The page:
The provinces of Aleppo and Idleb were never an important part of the Syrian military strategy prior to the uprising and so the army had no divisions based there. The border with Turkey had not been an area of conflict, even before the Adana agreement signed between Damascus and Ankara in 1998. In Aleppo, and to a lesser extent Idleb, the Syrian army did not have significant infrastructure, equipment and manpower. This explains why the regime lost large parts of these areas quickly, and why it needed such a grand coalition of Iraqi, Lebanese, Iranian and Afghan militias to hold the ground it did and retake the areas it has.
What does all that say of the future of the Syrian army? Is it possible to rebuild an army that is closer to the traditional definition of an army?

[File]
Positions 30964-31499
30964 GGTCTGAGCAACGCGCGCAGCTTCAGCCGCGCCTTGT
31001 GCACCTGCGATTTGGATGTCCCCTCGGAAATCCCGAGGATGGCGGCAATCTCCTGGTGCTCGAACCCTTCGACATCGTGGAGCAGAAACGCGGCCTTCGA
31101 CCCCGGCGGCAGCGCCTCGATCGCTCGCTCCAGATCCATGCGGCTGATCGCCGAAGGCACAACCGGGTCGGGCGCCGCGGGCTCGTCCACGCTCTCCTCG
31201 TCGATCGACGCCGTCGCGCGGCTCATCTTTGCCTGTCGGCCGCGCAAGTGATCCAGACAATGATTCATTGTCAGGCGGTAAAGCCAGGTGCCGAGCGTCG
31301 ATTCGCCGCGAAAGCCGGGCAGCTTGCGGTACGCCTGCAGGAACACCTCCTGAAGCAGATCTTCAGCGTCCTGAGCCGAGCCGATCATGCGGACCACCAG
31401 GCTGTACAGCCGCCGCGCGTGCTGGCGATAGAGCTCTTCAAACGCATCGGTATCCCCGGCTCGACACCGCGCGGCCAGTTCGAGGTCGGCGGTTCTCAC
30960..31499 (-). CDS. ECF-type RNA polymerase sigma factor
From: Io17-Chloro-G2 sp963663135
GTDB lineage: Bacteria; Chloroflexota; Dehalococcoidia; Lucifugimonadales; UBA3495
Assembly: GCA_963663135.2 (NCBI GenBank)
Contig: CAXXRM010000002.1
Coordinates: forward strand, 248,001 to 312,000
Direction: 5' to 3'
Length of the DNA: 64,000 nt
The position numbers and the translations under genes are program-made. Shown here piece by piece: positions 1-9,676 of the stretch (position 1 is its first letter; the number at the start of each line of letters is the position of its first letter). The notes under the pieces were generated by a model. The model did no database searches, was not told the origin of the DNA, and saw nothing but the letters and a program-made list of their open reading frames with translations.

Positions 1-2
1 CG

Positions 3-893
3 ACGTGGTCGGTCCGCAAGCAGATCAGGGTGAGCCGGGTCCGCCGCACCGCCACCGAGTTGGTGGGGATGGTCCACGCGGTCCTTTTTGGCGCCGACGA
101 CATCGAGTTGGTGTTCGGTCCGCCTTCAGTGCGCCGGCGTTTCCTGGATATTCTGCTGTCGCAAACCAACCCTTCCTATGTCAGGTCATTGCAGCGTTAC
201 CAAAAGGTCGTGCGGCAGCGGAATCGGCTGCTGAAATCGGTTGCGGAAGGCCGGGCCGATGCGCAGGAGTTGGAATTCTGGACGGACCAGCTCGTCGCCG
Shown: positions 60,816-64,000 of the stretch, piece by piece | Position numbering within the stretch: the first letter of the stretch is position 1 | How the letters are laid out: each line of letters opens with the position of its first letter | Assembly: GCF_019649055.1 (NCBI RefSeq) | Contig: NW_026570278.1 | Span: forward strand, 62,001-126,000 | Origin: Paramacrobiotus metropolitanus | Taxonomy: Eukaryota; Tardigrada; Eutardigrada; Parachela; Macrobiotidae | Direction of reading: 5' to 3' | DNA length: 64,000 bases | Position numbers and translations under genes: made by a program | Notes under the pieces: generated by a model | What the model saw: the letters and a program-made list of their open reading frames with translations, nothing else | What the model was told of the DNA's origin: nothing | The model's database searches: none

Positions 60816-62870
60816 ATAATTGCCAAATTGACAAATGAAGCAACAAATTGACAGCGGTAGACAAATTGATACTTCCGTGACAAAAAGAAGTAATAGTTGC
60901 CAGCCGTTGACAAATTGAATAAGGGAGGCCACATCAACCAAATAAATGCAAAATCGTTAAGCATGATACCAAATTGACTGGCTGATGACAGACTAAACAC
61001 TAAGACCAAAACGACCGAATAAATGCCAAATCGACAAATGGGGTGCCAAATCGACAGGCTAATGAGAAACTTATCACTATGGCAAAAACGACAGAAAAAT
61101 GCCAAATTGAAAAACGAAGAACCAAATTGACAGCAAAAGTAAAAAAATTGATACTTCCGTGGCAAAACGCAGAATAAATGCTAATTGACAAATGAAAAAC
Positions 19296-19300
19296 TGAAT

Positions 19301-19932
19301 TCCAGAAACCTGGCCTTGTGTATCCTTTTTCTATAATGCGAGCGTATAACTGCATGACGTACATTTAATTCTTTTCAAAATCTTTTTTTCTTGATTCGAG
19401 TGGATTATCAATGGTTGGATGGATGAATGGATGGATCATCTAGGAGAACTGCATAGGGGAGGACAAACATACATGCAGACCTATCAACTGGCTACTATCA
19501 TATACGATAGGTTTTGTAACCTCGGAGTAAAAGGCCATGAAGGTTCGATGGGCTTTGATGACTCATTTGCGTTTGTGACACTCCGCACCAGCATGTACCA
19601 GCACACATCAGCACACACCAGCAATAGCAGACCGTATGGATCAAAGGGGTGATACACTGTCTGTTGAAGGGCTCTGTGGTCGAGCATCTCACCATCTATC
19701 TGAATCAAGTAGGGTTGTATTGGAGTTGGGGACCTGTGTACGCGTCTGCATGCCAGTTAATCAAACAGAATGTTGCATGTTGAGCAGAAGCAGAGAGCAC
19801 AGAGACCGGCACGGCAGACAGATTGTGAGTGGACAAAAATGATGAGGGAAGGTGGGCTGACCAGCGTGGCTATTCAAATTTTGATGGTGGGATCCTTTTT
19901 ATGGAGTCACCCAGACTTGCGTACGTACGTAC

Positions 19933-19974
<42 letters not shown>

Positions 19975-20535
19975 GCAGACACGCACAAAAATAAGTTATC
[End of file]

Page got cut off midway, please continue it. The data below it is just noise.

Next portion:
Throughout Syria’s history, there was always a difficult balance between the military and the civilian spheres. The weakness of civilian rule, which could not establish a stable government, led the way to military interventions. In 1949, only three years after Syria’s independence, the army carried out the first of the many coup d’états that would take place over the next 20 years. While the army has always played an important role in Syrian politics, it has never been what might be considered a cohesive, professional fighting force. Since it took power in 1970, the Assad regime is military in nature, but it long ago neutralised the army’s political aspirations, embedded the army into its own political project through corruption and nepotism and turned it into an instrument of regime survival.